Addictions can be incredibly destructive and not only for the person with the addictive behaviours.
Alcohol and drugs can also have a huge negative impact on the people around you, including family members.
Substance misuse is a growing problem amongst young people, with one study finding that a fifth (21%) of school pupils who admitted to drinking consumed more than 14 units – the recommended weekly low-risk guidelines. A quarter (24%) also admitted to having tried drugs at least once.
It is not just young people in danger of addiction either. Whether it is the child, parent, partner, sibling or any other family member with the problem, addiction and substance misuse can tear families apart. Drug and alcohol addiction can lead to secrecy and deception, mood swings, violence, financial problems, problems at work and school and many other issues.
Ways to help cope with Addiction as a Family
An alcohol or drug addiction is not only destructive, it can be very difficult to break free from without expert help.
Getting professional treatment for alcohol addiction or drug addiction is always advisable but there are some things that families can do to help. Here are 5 strategies to cope with addiction as a family…
Learn About Addiction
The more you know about addiction, substance use disorders and the sort of addiction treatment programs available, the more you can potentially help. Learning more about addiction can also help you treat the person with the issue more sensitively.
Addiction used to be seen as a sign of weakness, a character flaw or a choice. Scientific study has shown that anyone can be affected by addiction and revealed more about how it affects the brain and body.
The National Institute on Drug Abuse says: “Addiction is defined as a chronic, relapsing disorder characterized by compulsive drug seeking, continued use despite harmful consequences, and long-lasting changes in the brain.”
This helps explain why it is so difficult to beat without treatment for drug addiction such as the programmes available at a drug or alcohol rehab clinic.
Communicate and manage emotions
It can be difficult to know how to talk to a loved one about their drinking or drug use. Even broaching the subject in the first place can be tricky, especially if they are in denial. The best approach can vary between different families and individuals but you might think about:
- The best time to approach
Wait until you are both calm and the other person has not been drinking or using drugs. Choose a quiet, private space and turn off phones, TV and other possible distractions.
- Be calm but insistent
Try to approach the subject in a calm and caring manner and avoid getting angry. At the same time, don’t allow yourself to be dissuaded from talking about the subject or palmed off with an insistence that there is no problem if there clearly is.
- Invite the other person to talk
You can’t force someone to open up and sometimes it can help to let the other person set the pace once you have broached the subject. They may be facing issues you are not aware of, but let them know you are there for them when they do want to talk.
Break the patterns and don’t be an enabler
Instead of seeing the person with the addiction as the sole cause of any problems, you might want to examine your own behaviour and identify other issues within the family. Family therapy can be a good way to explore various issues, including addiction and substance misuse.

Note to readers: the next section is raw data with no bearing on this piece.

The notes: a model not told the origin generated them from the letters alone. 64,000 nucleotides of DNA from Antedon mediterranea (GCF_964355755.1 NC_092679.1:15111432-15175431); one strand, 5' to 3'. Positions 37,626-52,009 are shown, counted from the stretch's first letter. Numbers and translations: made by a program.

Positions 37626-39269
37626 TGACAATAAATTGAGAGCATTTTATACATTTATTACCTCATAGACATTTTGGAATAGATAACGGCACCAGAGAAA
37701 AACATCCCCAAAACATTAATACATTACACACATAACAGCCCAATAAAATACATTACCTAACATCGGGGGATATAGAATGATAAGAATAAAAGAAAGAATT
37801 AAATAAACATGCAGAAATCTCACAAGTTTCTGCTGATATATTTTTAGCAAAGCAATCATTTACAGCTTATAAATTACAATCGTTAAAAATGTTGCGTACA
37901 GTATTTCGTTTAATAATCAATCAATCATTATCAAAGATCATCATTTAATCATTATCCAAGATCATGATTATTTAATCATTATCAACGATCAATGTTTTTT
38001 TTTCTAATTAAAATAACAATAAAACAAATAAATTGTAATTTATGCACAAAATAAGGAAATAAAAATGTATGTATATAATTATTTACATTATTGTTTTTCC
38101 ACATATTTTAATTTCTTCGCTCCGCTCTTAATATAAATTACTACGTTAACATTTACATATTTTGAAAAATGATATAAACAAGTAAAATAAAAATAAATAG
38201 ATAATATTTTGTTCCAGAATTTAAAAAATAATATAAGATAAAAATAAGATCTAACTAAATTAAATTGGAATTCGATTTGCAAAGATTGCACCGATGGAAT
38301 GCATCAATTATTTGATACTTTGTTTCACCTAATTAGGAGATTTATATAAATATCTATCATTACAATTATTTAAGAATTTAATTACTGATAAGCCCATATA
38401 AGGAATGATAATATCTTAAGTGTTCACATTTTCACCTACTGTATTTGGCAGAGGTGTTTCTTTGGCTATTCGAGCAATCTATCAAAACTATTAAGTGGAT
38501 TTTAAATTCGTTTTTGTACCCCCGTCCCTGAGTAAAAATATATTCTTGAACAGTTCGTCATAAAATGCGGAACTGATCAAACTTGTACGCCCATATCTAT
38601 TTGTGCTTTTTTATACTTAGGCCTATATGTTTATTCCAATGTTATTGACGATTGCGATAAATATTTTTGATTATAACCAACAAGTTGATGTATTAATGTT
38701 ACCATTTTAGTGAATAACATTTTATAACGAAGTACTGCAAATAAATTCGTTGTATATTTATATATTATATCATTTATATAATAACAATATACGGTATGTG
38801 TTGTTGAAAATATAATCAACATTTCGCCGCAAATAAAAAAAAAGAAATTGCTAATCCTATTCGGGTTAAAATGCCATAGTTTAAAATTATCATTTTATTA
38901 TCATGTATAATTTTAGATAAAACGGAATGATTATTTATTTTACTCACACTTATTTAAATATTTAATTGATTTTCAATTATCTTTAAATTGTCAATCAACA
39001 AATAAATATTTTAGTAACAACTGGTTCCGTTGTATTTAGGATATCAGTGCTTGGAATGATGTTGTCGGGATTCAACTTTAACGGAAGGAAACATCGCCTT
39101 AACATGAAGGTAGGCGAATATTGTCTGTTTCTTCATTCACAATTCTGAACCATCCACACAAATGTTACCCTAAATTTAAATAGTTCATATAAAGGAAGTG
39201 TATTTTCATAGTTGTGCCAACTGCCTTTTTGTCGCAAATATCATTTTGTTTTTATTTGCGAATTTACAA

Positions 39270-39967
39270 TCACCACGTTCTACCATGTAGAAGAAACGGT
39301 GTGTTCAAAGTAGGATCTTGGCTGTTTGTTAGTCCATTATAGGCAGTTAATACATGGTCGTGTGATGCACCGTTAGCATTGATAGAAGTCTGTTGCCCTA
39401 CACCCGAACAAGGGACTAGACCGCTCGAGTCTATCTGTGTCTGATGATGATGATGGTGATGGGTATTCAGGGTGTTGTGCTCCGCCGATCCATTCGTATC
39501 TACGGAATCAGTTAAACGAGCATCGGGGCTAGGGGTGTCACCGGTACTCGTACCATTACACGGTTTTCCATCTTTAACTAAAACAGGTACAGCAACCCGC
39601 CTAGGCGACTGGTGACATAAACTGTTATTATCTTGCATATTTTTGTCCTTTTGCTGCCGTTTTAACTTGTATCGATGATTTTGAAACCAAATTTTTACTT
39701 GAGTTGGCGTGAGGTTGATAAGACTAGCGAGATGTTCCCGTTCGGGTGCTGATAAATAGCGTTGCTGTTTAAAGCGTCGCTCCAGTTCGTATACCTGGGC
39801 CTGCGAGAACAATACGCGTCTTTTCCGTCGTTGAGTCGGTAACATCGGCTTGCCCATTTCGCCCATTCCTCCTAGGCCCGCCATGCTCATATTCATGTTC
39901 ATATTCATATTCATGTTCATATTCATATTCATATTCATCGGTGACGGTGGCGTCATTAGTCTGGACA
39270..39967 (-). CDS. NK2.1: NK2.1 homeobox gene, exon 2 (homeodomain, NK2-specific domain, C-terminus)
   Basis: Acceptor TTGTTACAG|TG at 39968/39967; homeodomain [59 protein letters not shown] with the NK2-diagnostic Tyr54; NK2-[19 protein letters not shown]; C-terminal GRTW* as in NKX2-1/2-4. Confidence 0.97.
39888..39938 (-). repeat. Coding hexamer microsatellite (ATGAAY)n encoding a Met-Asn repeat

While you want to offer support though, you should try to make sure that you don’t enable the person’s continuing drinking or drug use. This can be a fine line to tread, but taking over their responsibilities, providing money for alcohol or drugs or turning a blind eye to their behaviours can all have negative consequences in the long term.
Consider an intervention
If your loved one is in denial about the extent or even existence of their problem, or the extent to which it is affecting the family, an intervention can be valuable. Essentially, it involves family members, friends and others close to the addicted person coming together to express the impact their behaviour has had and to ask them to seek help.
It is important not to make the person feel they are being attacked or ‘ganged up on’ as this can result in defensiveness and ultimately be counterproductive.
It is easy to let emotions get out of control, but a professionally guided intervention can help avoid anger and recriminations, especially if carried out in a neutral setting. Some rehabs and treatment centres that offer support for friends, family and even support for employers may also offer a guided intervention service.
Seek Addiction help today
We offer support for family and support for friends, who can also be badly impacted by someone close to them who is struggling with addiction. Having family who care and a support network around you is massively important but at the end of the day, the person with the addiction must want to change and agree to seek help.
Detoxification can be a particular hurdle for anyone trying to overcome addiction, as it tends to result in withdrawal symptoms and intense cravings. Some families try to get through this together but it is extremely difficult and can be potentially dangerous without the expert help and medical guidance provided at an alcohol detox or drug detox clinic.
There are a number of treatment options available. Outpatient programmes may be available on the NHS but resources are often limited and there are limitations in these types of programmes. The single most effective treatment option is a holistic rehabilitation programme delivered at an alcohol and drug rehab.
This aims to treat every aspect of addiction, including the underlying and root causes. There is no magic ‘cure’ however, and the support of a loving family can still provide huge benefits on the road to recovery.